Employment Rights in Business Acquisition

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Employment Rights in Business Acquisition

You’ve had your eye on a business acquisition for some time now.  It seems to be the perfect fit for your expansion plans, and with some strategic changes could offer real potential.  You have exciting plans to streamline the workforce to reduce overheads and the restructuring of operations to enable more efficiency.   Job done.  Or is it?

UK and EU Law protects employees when a business changes hands.  TUPE (otherwise known as Transfer of Undertaking (Protection of Employees) was introduced in 1981 as a regulation by the European Acquired Rights Directive.

This means that if you’re considering business acquisition, then there is a raft of employment law obligations you’ll need to meet.

Business Acquisition – A TUPE Guide

The purpose of TUPE is to protect employees when a new employer takes over the business.  Safeguarding the employees job, and ensuring that they can continue working under the same terms as they did previously.

Seems simple?  If only it were.

TUPE – From the employee’s point of view

Employees should notice no change in relation to their terms of employment.  It should be as if nothing fundamental has happened to their job situation.

There may me slight operational changes, but employees should not find their contract of employment changed in any way.  The only allowance here is if the new employer wishes to propose improved terms of employment which are advantageous to the employee.

Either way, best practice dictates that the employee seeks legal advice in relation to any changes to their terms of employment proposed by the new employer.  Enabling them to have peace of mind over their future employment and ensure the new employer is not overstepping the mark.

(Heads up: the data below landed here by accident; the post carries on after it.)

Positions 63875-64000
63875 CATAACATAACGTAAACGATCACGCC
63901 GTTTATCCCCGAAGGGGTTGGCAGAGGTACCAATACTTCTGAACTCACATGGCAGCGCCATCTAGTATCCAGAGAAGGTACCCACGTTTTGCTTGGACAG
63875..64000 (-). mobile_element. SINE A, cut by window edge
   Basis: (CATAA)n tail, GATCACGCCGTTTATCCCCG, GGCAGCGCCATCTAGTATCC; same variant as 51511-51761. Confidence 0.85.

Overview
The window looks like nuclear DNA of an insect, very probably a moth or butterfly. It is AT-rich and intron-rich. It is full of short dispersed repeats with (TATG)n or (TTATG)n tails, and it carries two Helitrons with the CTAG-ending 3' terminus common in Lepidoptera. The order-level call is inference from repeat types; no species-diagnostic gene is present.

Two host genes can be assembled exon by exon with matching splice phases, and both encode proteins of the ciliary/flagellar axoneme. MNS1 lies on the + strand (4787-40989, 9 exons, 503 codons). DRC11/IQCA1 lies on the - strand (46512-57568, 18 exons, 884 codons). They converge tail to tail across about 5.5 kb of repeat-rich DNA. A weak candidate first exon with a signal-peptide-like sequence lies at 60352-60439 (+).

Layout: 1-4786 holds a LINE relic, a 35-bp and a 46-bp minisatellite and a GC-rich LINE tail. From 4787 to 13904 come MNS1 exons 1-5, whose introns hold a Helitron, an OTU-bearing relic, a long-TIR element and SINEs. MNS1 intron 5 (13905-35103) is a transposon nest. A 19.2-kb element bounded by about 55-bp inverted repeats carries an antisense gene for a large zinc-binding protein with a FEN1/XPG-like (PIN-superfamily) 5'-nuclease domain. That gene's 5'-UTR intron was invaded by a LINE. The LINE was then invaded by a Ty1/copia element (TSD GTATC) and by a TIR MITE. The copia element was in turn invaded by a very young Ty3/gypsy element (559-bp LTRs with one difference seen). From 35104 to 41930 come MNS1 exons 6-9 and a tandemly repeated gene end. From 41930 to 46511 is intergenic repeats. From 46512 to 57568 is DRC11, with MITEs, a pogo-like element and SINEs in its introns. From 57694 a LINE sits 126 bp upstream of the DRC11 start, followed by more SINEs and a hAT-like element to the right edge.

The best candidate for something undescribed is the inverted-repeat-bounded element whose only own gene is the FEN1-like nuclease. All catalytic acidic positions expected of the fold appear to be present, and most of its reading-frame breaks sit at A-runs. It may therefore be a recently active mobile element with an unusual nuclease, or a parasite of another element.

For the employer’s point of view

If you are acquiring a business or part of a business (an undertaking) then you must be alert to the fact that there may well be employees that you are obliged to take on.  And, whilst post-acquisition restructuring is certainly possible, legal protections afforded to employees could leave you facing employment claims, rather than the business streamlining you’d hoped for.

An experienced solicitor will seek the details of all employees, and the details of their employment contracts as part of the sales process.

If you are conducting the acquisition without a solicitor then take care to ensure the selling company provides this information, and don’t scrimp on the time you take auditing and acquainting yourself with their terms of employment.

Consider also, if you acquire a business you take its existing employees with their contracts as drawn, and any action that you might wish to take to rationalise (cut down) your work force must give equal consideration to both your existing employees and those that you are taking over.

Going it alone is a dangerous strategy.  Business acquisition and Transfer of Undertaking (Protection of Employees) is a minefield.  The consequences of getting the process wrong could result in an Employment Tribunal Hearing and your business incurring substantial and unnecessary legal costs.  All avoidable with sound, knowledgeable legal advice.

 

TM LAW

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About TM Law – Specialist Employment Law Solicitor

Based in Hockley, Essex, TM Law is a small and dedicated solicitors.  With many years’ experience, helping business owners and local individuals with matters of personal injury, compromise agreements, employment disputes, debt collection, commercial disputes and much more.

As a specialist employment law solicitor, TM Laws’ knowledge of the rights and obligations of both employee and employer is second to none, and their approach is proven to achieve the best results for minimum outlay.

For a personal service, practical advice and quick resolution contact us today.  We offer a fair, fixed fee service and we’re always happy to help.

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